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king of sampledelica

nextmusic magazine - australia - issue 13 jul/aug 01

Luke Francis Vibert's prolific musical output seems mismatched with his laidback, take-your-time manner, but hey, we're not complaining. Since 1994, under the guise of Wagon Christ (downtempo), Plug (drum'n'bass) and Luke Vibert (everything else inbetween), he's released 28 EPs and albums, done more than 30 remixes and appeared on 60 compilations. After his Australian Big Chill and Frigid gigs and before launching on a three-month tour of the UK and North America, Vibert takes time out to lounge by a pool and eat sushi with Next Music's editor Frances Chan.

It's a very rock star thing, this poolside carry on, not really what you'd expect from a humble musicmaker and newly-appointed father from Cornwall. Up in the hotel suite the TV set sits suspiciously on the balcony rail, poised to take flight. Luke Vibert, you wouldn't, would you? "I was going to," he admits. But his manners prevailed. In a simple karmic analogy, Vibert's always been kind with his music and the world has responded by being kind to him. After seven years making electronic music, Vibert's doing all right for sure, but in reality his DJing and remix projects make just enough for him to pay his bills, buy the odd quirky vinyl LP and take care of his family. Vibert comes from that rare breed of sample artists who can actually play instruments as well. His mother remembers fondly the times when he was a drummer in various indie bands making nice pop songs in the 80s, but that all changed when he acquired a drum machine and then his first sampler, a Korg SS1 with a whopping eight seconds sample time, in 1991. Now he works with a Roland S760 (with eight minutes sampling time) and an Atari 1040 STE (upgraded to 4MB). Musipal, the latest Wagon Christ release, is a familiar ride through a head-nodding universe, where memorable spoken word samples are spliced inbetween trip hop and breakbeat grooves, and delicious strings are arranged with usual aplomb. It's a collection of Vibert's favourite tunes from the last five years: "There maybe a vague 2-step reference there but not really, it's the same shit as before, it's slightly better production hopefully. That's the only thing that seems to change, just get a bit better at putting textures together." There's nothing harsh about the textures in a Vibert, Wagon Christ or even Plug recording - the music flows, segues and keeps up the funk, whatever the tempo. Vibert is a big hip hop fan, and his DJ sets consist of mostly old school funk. Most recently he's been working with Canadian MC BluRum 13.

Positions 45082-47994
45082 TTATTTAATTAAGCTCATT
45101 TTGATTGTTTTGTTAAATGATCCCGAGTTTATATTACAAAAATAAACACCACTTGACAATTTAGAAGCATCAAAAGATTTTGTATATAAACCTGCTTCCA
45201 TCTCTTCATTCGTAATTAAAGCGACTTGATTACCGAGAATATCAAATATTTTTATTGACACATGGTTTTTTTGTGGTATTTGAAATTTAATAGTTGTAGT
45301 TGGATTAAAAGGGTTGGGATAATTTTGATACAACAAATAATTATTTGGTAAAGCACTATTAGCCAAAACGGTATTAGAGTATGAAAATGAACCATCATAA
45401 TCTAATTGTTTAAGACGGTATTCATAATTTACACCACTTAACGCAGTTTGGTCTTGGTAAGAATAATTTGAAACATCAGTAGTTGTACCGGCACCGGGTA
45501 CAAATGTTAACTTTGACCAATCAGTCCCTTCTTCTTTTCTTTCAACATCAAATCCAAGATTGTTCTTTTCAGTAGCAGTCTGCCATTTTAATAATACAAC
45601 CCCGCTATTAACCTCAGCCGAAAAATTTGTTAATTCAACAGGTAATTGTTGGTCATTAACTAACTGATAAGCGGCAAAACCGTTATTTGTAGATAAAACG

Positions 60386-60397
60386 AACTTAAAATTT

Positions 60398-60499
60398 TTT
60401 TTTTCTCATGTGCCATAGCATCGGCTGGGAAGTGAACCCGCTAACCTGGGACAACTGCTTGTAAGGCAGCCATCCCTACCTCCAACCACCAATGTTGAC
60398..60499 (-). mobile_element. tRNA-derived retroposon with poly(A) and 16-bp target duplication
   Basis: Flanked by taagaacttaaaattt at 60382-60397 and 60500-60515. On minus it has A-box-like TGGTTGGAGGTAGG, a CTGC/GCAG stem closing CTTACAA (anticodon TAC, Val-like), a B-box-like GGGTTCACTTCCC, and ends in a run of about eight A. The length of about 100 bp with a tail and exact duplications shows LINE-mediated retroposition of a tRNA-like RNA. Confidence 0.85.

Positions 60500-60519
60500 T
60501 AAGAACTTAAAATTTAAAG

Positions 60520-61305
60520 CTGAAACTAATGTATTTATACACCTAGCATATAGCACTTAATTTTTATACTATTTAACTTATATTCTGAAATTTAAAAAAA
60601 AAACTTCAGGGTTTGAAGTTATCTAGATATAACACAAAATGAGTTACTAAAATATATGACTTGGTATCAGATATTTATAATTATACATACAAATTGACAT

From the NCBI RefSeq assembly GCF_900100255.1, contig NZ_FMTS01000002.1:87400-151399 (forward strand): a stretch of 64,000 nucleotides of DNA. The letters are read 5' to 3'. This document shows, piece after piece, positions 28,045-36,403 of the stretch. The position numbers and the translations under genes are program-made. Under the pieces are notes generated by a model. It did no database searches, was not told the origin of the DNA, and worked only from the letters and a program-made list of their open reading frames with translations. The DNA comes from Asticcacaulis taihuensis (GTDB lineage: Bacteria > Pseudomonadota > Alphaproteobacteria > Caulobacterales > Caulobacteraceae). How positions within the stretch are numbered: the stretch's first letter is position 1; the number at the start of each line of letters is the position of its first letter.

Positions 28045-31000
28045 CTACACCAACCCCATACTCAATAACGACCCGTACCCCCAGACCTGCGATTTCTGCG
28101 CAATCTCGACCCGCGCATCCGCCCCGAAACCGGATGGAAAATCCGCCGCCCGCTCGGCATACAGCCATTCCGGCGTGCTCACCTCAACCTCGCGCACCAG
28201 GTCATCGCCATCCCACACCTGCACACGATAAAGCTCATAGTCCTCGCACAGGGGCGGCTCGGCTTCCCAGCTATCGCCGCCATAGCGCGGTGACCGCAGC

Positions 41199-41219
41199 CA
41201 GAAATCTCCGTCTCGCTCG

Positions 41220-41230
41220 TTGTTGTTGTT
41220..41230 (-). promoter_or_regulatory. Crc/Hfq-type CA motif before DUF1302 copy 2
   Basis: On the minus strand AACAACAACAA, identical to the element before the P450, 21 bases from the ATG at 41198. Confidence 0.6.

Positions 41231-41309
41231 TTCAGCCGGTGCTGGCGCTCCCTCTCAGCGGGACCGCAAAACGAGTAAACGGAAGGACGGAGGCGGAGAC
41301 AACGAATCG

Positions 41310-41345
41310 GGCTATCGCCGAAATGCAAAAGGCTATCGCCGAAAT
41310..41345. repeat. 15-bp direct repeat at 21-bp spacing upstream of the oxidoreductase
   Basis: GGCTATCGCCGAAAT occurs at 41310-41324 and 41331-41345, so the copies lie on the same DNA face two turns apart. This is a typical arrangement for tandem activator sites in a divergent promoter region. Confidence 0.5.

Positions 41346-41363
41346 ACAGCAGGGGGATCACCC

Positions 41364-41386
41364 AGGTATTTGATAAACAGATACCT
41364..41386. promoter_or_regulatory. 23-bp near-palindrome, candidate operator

Frances: As you've been making albums how has your production changed?
Luke: First off I was doing only 4-track, really simple. As soon as I got a sampler it started getting ridiculously complicated and way too many things going on at the same time. So in the last five or six years I've been trying to strip it back to essential bits, not so many pointless sounds in the track.

Frances: You can get carried away in accumulating gear.
Luke: Too right. It's the way I work as much as anything cos when I'm using the computer I do a cycle mode thing so everything's got to be short looped, and when I've got loads of sounds I then start to arrange it properly. But that first bit I can get really lost and keep adding more and more things. It's hard to strip it back cos you think, "I gotta save that bit cos I spent two hours working on it," but now I'm better at thinking, "Oh f*** it, never mind, it's not necessary in the track." But you do have to be a bit harsh on yourself sometimes.

Frances: So you do create music quicker now?
Luke: No, much slower. I could easily do three or four tracks a day in the old days but now it's like one every couple weeks. But that's still quite quick compared to some of me mates. Aphex Twin is on a really slow one at the moment - like three or four months to do a tune, but he can be worse than that, take three or four months on a snare drum.

Frances: Are you constantly in the studio?
Luke: Quite a lot yeah, cos it's in me house and it's also my smoking room now cos we've got the baby so I'm up there most of the time. Just more casual, though, making more chilled-out tracks.

Frances: So you're chilling out in your old age?
Luke: At least at the moment cos I still haven't set up my computer [just moved house]. That's why I thought it was really funny that Future Music were really into taking pictures of my studio. I said, "Well I haven't got my computer or sampler set up and that's what I do all my stuff on," and they said, "It doesn't matter, we'll come and take photos of the other stuff," - a couple of effects units and loads of weird 80s keyboards that I hardly ever use. But I'm using them all at the moment, playing a drum machine into my 16-track recorder, playing a bass on my keyboard and chords, more like I use to do 10 years ago.

Frances: Do you need a sampler to make music?
Luke: To make Wagon Christ definitely cos it's all samples from the drums to the voices and strings. Unless you can record full orchestras and bands in your bedroom then you've got to sample them off records. It's impossible not to.

Frances: What if you had the budget to get 20 violinists in instead of just pulling out a record?
Luke: No, I'd always rather sample a record cos I don't really have any idea until I hear it. I'm not the kind of person who could write some music - I just don't find that fun. I wanted to work with some vocalists but I asked about three different choirs via my manager and no one was into just coming and singing and then me sampling them. They were like, "No you have to write some music." I haven't got any clue how to write music, it's not how I can work really. I just like taking bits and playing around with them, it's how I get ideas, more like jamming with myself.

Frances: Do you always compile sound bites from samples?
Luke: Nearly always but sometimes they're samples of me - maybe some old tracks that I did that I never released. Very often I take the bass from keyboards cos I've got some wicked keyboards for making mad bass noises. And I've even got DATs of them cos I know they're useful so sometimes I just stick on a DAT and I know that three minutes-thirty in there's a really nice DOOOSH! Same with strings - I've got a couple of CDs deliberately for sampling plucked bits and long notes, swoops and sweeps. They're all really handy for little extra details.